The Period Slave Garden at Carnton Plantation

The Period Slave Garden at Carnton Plantation
The Period Slave Garden at Carnton Plantation
The Period Slave Garden at Carnton Plantation
The Period Slave Garden at Carnton Plantation
The Period Slave Garden at Carnton Plantation
The Period Slave Garden at Carnton Plantation
The Period Slave Garden at Carnton Plantation
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The Period Slave Garden at Carnton Plantation

With all the Historical significance associated with the Carnton Plantation, those same traditions are carried on with the Period Slave Garden. Before, during and after the Civil War the McGavock family maintained an approximately 350-acre plantation raising crops that included cotton. At the peak of production there were 44 Servants working on the plantation. They were housed in the one of only two, two-story slave quarters remaining in existence in the USA.

The main garden for the McGavock family adjacent to the mansion was planted, maintained, worked and harvested by the slaves. This garden today is one of the most pristine gardens on a plantation in America currently. We as Williamson County Master Gardeners are very fortunate and honored to be a part of this Historical Garden and property steeped in so much tradition and history.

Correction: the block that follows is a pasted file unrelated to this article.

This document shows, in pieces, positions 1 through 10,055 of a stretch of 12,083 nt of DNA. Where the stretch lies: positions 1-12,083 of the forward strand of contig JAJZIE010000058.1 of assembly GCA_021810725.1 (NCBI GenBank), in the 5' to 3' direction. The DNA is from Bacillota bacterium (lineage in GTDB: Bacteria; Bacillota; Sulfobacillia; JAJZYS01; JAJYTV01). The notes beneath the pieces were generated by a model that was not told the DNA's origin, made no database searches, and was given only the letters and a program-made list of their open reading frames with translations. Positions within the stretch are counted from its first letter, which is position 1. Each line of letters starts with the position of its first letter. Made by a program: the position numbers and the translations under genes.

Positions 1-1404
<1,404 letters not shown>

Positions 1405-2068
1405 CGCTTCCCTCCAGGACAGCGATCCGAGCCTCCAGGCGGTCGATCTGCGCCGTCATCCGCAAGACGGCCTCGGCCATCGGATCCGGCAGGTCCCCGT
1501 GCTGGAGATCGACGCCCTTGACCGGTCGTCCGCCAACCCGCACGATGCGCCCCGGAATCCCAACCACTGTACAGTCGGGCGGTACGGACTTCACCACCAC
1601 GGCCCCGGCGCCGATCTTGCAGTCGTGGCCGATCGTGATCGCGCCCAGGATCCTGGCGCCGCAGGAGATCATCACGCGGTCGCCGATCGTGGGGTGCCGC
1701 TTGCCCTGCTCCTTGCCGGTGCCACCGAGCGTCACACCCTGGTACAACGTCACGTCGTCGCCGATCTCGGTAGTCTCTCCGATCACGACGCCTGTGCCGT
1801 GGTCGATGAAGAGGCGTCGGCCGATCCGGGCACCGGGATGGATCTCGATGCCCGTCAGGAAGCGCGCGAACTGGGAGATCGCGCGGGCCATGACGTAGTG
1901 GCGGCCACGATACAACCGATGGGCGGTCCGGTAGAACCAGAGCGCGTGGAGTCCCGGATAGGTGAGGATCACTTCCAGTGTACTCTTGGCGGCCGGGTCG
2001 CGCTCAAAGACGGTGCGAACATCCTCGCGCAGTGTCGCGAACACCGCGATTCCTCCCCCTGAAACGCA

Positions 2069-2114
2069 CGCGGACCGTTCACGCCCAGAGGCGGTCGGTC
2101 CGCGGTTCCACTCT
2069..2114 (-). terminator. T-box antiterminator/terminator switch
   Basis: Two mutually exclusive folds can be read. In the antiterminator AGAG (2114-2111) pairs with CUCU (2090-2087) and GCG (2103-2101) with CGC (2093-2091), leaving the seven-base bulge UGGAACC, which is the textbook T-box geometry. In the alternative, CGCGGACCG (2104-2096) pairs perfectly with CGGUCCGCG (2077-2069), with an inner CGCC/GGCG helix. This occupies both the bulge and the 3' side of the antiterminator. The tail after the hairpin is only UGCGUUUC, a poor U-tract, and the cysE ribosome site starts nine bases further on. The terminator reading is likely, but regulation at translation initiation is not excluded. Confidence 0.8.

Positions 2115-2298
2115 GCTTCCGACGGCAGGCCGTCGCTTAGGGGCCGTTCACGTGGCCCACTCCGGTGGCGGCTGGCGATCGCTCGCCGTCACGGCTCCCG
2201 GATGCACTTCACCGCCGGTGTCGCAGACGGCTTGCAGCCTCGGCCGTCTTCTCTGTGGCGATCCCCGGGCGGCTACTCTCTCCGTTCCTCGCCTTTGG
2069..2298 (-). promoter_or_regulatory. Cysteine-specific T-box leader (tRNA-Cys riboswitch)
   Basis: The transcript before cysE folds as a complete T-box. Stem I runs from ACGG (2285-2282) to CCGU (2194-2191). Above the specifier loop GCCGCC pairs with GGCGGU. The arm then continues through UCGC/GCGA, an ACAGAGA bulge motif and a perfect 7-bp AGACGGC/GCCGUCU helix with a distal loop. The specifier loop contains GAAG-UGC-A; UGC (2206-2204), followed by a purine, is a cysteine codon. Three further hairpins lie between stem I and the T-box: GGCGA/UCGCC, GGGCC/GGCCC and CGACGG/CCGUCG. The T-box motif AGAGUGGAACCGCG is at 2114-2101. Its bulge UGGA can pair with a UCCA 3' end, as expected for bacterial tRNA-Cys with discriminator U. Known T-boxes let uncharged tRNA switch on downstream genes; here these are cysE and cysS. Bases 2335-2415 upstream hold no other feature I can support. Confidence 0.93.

In 2014 the Battle of Franklin Trust decided to recreate a garden in the same manner that the slaves worked in a small plot next to their living quarters to honor their service and the struggles they encountered. Much research was done to find what and how they maintained their small plot. This site was never about being an eye-appealing garden, but a food source garden to grow what they could consume. During that summer a Boy Scout working on one of his merit badges agreed to stack the rocks up to create an above ground garden. Above ground, because being hallowed ground, no digging is allowed on the property to honor the fallen. Soil was brought in to fill the garden, thus the recreation of the Period Slave Garden began.

During the summer of 2014 crops grown in the main garden when harvested, the seeds were taken from them and preserved for the 2015 garden start up. Today everything grown in the garden is an heirloom variety that came from the crops that were of that era, such as Persimmons tomatoes grown by and from Thomas Jefferson’s Monticello garden, Calabash tomatoes, Aunt Lou’s Underground Railroad tomatoes that were transported via the under-ground Railroad. Okra from the md 19th Century is grown today as is small amounts of cotton for educational purposes. A few varieties of pepper such as Fish and Bull Nose are still grown as they were during the Civil War era. Most recently an 1850 watermelon was introduced into the garden as an heirloom grown for its superb taste. Broomcorn is grown and brooms are created.

As you work in the garden you can’t help but feel the presence of those who lived and worked there all their lives some growing old, others dying early. You also tend to imagine what it might have been like during one of the most famous battles in Civil War History, to be on that property during the fighting.

Being a Master Gardener and having an opportunity to participate in such history is truly an honor.

- Jack Melnick

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